- Osteomyelitis: Anything. Debridement is both diagnostic and therapeutic. There may be many more organisms in the bone than be grown (Pubmed), but I wonder the clinical relevance as they are all susceptible to debridement.

Empiric Therapy

Heres my opinion:

A diabetic soft tissue infection needs one of two things: cefazolin or vancomycin.


Surgery. If there are anaerobes and gram negative bacilli, that means dead tissue and that means aggressive debridement. Most dead tissue, while it grows bacteria, is not infected. And once the dead/infected tissue is removed, the infection is cured.

Here is a surprise (at least to me). After successful treatment diabetic foot infections tend to recur (not a surprise) but the prior treatment doesn't lead to subsequent infections from resistant organisms (PubMed). That is a surprise.

If mixed synergistic necrotizing fasciitis: third generation cephalosporins PLUS metronidazole OR carbapenems OR quinolone PLUS metronidazole ORpiperacillin/tazobactam ALL SELECTIONS +/- aminoglycosides if septic.

If you are worried about Group A strep or MRSA necrotizing fasciitis then nafcillin / oxacillin OR cefazolin OR vancomycin (MRSA) PLUS clindamycin PLUS IVIG PLUS debridement.

The treatment of diabetic foot osteomyelitis is removal of the dead bone, which should be definitive therapy. If there is infection left behind, they need further debridement, not further antibiotics. Conservative treatment of the diabetic foot osteomyelitis (medical not surgical) means that they are more likely to lose the whole foot later. I treat osteomyelitis for 24-48 hours after debridement with IV then send them home on po or nothing; the surgery should have cured the infection and unlike some quantum effects, antibiotics do not work at a distance (i.e. treat the infection in the pathology lab).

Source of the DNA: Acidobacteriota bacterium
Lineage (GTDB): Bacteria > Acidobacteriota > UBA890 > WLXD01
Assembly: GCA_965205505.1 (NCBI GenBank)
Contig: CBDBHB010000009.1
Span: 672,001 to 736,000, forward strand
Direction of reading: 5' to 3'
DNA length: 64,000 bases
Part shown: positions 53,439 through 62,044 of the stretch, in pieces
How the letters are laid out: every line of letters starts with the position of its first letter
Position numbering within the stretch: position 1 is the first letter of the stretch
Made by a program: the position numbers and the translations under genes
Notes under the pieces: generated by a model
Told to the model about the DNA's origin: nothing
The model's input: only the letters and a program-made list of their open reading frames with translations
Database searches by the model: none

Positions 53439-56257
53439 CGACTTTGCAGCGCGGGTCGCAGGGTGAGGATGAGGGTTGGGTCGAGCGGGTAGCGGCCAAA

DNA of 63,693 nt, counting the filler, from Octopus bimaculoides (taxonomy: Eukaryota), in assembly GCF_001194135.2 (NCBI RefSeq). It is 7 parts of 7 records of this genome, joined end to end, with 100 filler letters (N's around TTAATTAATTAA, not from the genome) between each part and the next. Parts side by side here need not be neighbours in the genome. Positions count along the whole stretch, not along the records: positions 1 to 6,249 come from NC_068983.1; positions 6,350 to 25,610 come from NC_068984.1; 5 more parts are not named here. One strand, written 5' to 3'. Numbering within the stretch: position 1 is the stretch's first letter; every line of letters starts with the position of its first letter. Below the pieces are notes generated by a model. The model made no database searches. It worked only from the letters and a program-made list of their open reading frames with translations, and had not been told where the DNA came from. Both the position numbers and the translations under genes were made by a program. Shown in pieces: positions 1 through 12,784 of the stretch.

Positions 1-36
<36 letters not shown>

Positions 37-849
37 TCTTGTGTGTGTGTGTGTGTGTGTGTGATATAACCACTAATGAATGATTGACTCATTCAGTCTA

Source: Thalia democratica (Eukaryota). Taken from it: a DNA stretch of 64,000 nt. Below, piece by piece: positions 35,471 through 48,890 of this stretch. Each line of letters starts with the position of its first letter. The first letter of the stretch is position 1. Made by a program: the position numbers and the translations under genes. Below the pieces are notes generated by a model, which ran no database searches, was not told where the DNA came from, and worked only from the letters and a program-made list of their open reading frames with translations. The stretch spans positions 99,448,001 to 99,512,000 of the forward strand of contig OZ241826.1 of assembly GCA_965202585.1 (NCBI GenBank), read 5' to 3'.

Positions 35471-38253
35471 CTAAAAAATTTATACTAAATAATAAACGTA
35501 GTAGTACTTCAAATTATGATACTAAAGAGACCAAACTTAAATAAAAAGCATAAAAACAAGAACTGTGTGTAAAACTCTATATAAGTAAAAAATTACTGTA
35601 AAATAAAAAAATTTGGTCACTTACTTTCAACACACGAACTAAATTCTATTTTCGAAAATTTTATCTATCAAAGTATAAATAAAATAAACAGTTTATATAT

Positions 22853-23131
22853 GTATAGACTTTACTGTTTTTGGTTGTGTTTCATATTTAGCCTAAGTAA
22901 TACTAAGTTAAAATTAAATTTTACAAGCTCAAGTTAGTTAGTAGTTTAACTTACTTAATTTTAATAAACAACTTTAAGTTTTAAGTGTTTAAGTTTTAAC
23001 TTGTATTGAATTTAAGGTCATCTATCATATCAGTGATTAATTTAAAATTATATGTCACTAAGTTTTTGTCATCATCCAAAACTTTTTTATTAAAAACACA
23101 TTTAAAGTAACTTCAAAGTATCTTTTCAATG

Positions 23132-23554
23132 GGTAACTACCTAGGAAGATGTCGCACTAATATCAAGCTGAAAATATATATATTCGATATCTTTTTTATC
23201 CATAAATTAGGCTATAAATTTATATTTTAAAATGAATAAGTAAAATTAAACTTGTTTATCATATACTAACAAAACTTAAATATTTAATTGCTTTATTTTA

Hyperbaric oxygen? I was once asked what I thought of hyperbaric and I said the data was of variable quality except for the bends and mostly served to enrich the hyperbaric chamber owners. Why? I am the new director of the hyperbaric chamber he replied. When someone asks a question on a controversial topic, ask why before answering. What to you think of Morgellons? Chronic Lyme? etc. That being said, the better studies suggest it is NOT helpful (PubMed).

Antibiotics without debridement is the definition of futility. Look it up; it's in the OED.

Duration of therapy?  Cure, however you define it.  Usually debridement equals cure, but if infected bone cannot always be removed 2 to 6 weeks of therapy may be curative.  The guidelines say 12 weeks, although a study with small numbers suggests 6 may suffice (PubMed).


An ounce of prevention is worth a pound of cure. At least until the economic meltdown of 09. After that an ounce of prevention was worth 9 lbs of cure, so everyone defaulted on their prevention loan and there were a lot of foreclosures.

A big hole in the foot is bad. Diabetic foot ulcers markedly increase the risk for a variety of severe invasive infections in the next year, especially with MRSA (PubMed).

Much to my surprise, recurrent infections do not usually breed increasingly resistant flora (PubMed).


The worst thing for a diabetic is new shoes; they lead to blister to ulcer to infection to osteomyelitis to amputation. The next worse thing is sandals; they allow pebbles in.

I had one poor patient who played a round of golf at Bandon Dunes where you have to walk. He got a blister that became an ulcer that became infected that led to an amputation.

Curious Cases

Relevant links to my Medscape blog

Idle Explanation

Last Update: 06/20/18.